(Adds details on financial outlook from presentation)
BOSTON, May 10 (Reuters) - Wells Fargo & Co on Thursday said it expects efficiency efforts to cut expenses by $2 billion annually in 2018 and 2019, and that the aftertax impact on net income of a regulatory cap on its assets will be less than $100 million in 2018.
Wells Fargo gave the figures in an investor presentation posted on the San Francisco bank's website. It said it expects net interest income to be "relatively stable" in 2018 as projected higher interest rates will be offset by lower earning assets and increases in deposit costs.
For 2018, the bank said it expects that total noninterest expenses will be between $53.5 billion and $54.5 billion, and between $52 billion and $53 billion for 2019. Both ranges include typical operating losses and exclude litigation and remediation items, the bank said.
Investors said this week they were looking for updates on how long the bank would stay in the regulatory doghouse, and would be looking for details about costs on Thursday as questions remained about the lender's ability to grow its balance sheet.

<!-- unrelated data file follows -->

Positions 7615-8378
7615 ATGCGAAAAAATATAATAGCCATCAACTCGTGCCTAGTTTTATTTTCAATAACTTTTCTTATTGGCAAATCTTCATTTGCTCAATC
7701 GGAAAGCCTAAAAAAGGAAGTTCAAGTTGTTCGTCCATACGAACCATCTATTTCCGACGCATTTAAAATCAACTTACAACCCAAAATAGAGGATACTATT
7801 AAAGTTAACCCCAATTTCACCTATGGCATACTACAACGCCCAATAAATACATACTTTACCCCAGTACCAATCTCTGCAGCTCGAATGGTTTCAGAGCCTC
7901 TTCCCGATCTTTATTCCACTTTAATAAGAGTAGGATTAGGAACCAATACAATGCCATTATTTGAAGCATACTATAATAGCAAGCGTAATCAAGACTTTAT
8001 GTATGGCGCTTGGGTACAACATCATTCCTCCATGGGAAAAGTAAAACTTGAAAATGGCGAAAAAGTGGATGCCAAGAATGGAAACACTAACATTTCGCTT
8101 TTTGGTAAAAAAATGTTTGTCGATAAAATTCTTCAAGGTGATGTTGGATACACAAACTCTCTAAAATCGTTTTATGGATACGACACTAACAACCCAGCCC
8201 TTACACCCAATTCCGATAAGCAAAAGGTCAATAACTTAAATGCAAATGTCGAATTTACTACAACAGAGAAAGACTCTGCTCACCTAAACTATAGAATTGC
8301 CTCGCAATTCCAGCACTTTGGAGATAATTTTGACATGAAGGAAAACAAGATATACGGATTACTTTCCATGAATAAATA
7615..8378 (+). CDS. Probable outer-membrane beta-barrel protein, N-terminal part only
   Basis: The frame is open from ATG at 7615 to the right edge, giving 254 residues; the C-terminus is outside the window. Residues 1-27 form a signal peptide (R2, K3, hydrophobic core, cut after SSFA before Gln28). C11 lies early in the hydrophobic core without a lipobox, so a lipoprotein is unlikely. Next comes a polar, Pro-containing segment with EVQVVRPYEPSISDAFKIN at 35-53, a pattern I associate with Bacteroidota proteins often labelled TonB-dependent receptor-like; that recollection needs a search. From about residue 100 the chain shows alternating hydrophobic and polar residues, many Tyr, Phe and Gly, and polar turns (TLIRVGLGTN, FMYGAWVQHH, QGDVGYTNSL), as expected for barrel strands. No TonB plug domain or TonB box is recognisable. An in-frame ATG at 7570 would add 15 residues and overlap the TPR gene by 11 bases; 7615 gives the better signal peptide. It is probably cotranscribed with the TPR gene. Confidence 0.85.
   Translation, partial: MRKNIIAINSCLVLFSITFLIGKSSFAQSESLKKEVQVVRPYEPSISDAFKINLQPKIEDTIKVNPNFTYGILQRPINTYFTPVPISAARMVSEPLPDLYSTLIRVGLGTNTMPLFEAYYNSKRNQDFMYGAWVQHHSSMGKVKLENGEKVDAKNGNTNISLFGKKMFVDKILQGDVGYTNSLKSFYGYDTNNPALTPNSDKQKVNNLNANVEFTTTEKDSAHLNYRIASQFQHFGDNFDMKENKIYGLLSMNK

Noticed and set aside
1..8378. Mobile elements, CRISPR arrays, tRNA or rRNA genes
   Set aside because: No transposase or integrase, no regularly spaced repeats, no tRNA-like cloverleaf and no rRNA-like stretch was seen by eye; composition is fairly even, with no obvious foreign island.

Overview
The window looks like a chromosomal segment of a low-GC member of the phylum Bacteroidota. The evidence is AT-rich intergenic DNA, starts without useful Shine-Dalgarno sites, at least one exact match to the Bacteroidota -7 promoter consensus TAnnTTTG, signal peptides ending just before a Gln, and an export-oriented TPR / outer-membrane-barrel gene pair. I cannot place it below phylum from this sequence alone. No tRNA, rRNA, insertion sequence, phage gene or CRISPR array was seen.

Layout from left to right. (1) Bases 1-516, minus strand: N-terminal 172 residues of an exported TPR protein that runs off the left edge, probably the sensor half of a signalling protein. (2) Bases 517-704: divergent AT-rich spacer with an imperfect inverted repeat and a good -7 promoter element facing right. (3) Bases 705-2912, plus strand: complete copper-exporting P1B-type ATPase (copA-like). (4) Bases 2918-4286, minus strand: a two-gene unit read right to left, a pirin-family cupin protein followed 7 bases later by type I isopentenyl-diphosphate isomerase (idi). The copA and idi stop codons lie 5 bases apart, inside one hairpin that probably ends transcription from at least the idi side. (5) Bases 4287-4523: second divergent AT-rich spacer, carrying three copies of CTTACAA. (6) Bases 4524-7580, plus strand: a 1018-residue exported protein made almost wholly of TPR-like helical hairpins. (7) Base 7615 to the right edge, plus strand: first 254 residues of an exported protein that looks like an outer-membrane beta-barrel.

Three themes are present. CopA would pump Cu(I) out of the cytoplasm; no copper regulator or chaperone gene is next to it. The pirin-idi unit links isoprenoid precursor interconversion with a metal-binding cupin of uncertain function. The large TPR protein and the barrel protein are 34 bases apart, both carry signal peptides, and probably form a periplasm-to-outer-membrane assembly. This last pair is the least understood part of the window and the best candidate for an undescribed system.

A series of scandals over sales and lending practices at the San Francisco-based Wells Fargo has cast a dark cloud over the bank, which previously was known for its ability to consistently grow revenue and earnings in the post-crisis era.
It is now under orders by the Federal Reserve to keep assets below $1.95 trillion until governance and controls improve, which has complicated matters as the bank tries to improve its closely watched efficiency ratio measuring costs per dollar of revenue.
Last month, Wells Fargo agreed to pay $1 billion to settle with U.S. regulators who said it wrongly layered insurance on hundreds of thousands of drivers and hit homebuyers with excessive fees. It also has paid millions of dollars in fines after admitting it opened sham accounts for customers.
Wells Fargo has revamped its leadership since the scandal erupted in 2016 and got a boost on April 24 when directors including Chief Executive Tim Sloan and Chair Elizabeth Duke handily won shareholder support. (Reporting by Ross Kerber; Editing by Meredith Mazzilli and Bernadette Baum)